This year will be decisive for the implementation of the EU’s REACH regulation.
Solid foundations have been laid and the project is now entering its operational phase.
|REACH is laying the groundwork for a broader goal, which is to eliminate every potentially hazardous substance used on helicopters. Eliminating these substances doesn’t just involve finding a substitute, but certifying that the substitute provides the same level of performance.|
In 2008, the priority was to pre-register
the substances used by Eurocopter. The
accent was also placed on compiling a
list of Substances of Very High Concern
(SVHC) under REACH. Based on the
Candidate List of the European Chemical
Agency(2), this classification work identified
the priority substances and established a
plan of action to ensure their traceability all
along the supply chain. Plans for the substitution
of substances and future investments
were also defined.
The goals for 2009 are different: This year
Eurocopter must manage and build a
durable supply chain, which will primarily
require improved traceability of substances
all along their life cycle (including, in particular,
radioactive substances or even substances
targeted by the RoHS(3) directive).
The stated goals are to avoid disruption
of supply and to provide customers and
authorities with all the mandatory environmental
information. Secondly, plans for
the substitution of substances or future
investments will be implemented for the
Substances of Very High Concern identified on the list. To meet
these two goals, the reference documentation must be made
more comprehensive and integrated in the existing tools.
And representatives from the Purchasing, Procurement, Health,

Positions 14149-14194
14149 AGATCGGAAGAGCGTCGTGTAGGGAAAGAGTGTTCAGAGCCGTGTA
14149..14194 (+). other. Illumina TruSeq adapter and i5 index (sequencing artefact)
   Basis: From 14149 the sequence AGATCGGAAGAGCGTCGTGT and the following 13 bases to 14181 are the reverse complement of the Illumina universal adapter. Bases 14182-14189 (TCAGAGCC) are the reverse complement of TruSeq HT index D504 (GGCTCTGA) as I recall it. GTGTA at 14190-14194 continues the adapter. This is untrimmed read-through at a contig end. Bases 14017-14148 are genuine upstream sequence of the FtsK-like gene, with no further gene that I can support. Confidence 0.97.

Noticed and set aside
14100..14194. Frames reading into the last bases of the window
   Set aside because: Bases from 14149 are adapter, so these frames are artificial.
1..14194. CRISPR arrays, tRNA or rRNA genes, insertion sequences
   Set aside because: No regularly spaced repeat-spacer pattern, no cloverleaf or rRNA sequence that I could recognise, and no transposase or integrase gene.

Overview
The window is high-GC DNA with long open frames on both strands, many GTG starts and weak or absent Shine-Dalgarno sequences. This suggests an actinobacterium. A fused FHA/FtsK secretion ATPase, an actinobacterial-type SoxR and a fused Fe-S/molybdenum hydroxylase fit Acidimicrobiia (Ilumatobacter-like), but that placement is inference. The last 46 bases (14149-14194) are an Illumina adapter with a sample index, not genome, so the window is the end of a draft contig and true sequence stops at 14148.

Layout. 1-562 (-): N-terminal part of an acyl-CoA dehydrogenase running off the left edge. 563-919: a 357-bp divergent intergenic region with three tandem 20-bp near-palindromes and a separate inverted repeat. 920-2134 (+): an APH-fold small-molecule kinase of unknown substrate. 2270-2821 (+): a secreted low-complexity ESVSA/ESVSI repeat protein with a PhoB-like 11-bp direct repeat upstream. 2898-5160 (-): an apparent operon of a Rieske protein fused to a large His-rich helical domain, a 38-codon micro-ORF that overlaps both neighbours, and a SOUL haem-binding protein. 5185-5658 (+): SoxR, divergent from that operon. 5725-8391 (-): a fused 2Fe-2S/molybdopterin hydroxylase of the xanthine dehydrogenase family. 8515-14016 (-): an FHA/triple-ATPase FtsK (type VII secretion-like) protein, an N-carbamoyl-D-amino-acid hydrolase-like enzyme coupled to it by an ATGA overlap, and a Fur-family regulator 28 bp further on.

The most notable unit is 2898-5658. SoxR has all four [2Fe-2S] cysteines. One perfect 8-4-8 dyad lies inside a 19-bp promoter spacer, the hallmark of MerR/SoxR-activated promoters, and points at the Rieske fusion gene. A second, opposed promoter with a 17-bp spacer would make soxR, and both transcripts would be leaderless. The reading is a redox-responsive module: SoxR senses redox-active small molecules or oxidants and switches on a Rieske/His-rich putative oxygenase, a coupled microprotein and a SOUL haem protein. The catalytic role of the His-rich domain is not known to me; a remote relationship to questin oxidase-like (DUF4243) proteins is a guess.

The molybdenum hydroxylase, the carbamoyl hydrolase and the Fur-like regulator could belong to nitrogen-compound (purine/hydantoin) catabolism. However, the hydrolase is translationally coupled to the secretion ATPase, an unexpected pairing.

Safety & Environment departments, the Materials & Processes
Laboratory, and the Design Office will join the REACH project
where they will have more of a say in how things are run.
In the longer term, REACH is laying the groundwork for a broader
goal, which is to eliminate every potentially hazardous substance
used on helicopters. Eliminating these substances doesn’t just
involve finding a substitute, but certifying that the substitute provides
the same level of performance. This gives one an idea of the
scope of the task and its impact on every step in the development
of a product: From the earliest work at the Design Office (substituting
the hazardous substances right from the get-go) through
to customer delivery (informing customers where any potentially
hazardous substances are located on the aircraft).
REACH is not therefore just about bringing substances into conformity
with the regulations, but is providing the framework for a
more strategic analysis of how helicopters are designed, built,
sold and operated. This is a great chance for Eurocopter to put
together a very persuasive sales offer and to turn a limitation into a